So, there’s your improvement. Nike gave women’s basketball a platform last week. But did anyone stop and ask why 16 men’s teams were invited and only eight women’s teams? Facility availability was not an issue — Portland has two full-sized pro arenas a block away from each other, as well as a pair of Division I gyms at its disposal. And even if infrastructure was limited, why slice the women’s tournaments in half?

It’s also not a matter of quality — while the men trotted out Portland, Portland State, and Oregon State, the No. 2 Stanford women were nowhere to be found. Neither was Tennessee, one of the most iconic brands in the sport.

But you didn’t hear anyone talking about this, as there were women’s tournaments happening. In terms of severity, the Phil Knight events pale in comparison to the actual physical dangers presented in Vegas, but the issues stem from the same place:

The women are getting a platform. They should be happy with what they have.

It’s not just about what’s on-site, either. FOX’s Kim Adams pointed out the disparity between nationally televised men’s and women’s games last week in a Twitter thread that went viral:

A quick caveat: There are far more Feast Week men’s tournaments (which in itself is an issue), but there were quality women’s matchups either not available to watch at all or hidden behind a streaming paywall like FLO Sports, a $30 per month platform that’s often mocked on Twitter for its sub-par production quality.

Beyond Feast Week, the Big East — a conference that is more competitive than ever in women’s basketball — buries the bulk of its non-UConn conference games on FLO Sports as well. If you want to be a Marquette or Creighton women’s basketball fan, it’s going to cost you.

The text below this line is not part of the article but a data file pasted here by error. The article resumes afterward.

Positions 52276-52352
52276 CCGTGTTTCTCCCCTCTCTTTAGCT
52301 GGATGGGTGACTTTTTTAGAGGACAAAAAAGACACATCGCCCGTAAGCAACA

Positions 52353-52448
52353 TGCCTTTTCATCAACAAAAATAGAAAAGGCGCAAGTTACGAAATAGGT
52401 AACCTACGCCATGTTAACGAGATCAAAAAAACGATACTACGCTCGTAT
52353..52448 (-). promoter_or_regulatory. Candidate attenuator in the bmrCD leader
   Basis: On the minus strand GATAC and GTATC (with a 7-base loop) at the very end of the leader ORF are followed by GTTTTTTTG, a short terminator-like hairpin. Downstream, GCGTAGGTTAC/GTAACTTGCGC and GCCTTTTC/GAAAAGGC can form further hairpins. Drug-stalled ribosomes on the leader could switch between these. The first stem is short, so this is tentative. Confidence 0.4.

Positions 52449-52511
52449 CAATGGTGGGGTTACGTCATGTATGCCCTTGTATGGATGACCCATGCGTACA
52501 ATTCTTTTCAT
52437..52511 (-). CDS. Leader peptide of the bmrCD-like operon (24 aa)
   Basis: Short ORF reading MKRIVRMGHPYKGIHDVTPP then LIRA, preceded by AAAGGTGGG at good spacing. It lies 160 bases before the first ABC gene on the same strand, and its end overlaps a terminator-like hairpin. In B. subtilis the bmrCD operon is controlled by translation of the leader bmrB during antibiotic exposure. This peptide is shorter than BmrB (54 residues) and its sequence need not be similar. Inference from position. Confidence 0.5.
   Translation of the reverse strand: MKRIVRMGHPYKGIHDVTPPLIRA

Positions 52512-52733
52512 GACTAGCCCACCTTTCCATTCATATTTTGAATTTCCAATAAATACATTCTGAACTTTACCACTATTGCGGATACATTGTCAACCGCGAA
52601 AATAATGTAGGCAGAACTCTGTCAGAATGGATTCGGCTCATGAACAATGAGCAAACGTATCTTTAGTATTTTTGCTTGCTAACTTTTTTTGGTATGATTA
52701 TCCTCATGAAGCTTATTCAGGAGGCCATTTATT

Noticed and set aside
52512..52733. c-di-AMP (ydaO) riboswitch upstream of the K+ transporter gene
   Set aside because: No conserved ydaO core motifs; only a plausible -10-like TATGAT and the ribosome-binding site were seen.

But don’t complain! It wasn’t long ago that you couldn’t stream those games at all!

This sport needs to stop being satisfied with merely being in the room — that’s how you end up with a shameful Las Vegas Invitational. That’s how you get organizations like the NCAA to do just enough to save face.

The sport deserves better. The players deserve better. Starting with the athletes themselves, it’s time to declare that enough is truly enough and to start making demands in the name of dignity that’s for so long been denied.

Read More:

Sign up for our newsletter

Get on our list for weekly sports business, industry trends, interviews, and more.

About The Author
Russell Steinberg
Russell Steinberg
Russell Steinberg is an editor and writer at Boardroom. He came to the brand in 2021 with a decade of experience in sports journalism, primarily covering college basketball at SB Nation as a writer, reporter, and blog manager. In a previous life, he worked as a social media strategist and copywriter, handling accounts ranging from sports retail to luxury hotels and financial technology. Though he has mastered the subtweet, he kindly requests you @ him next time.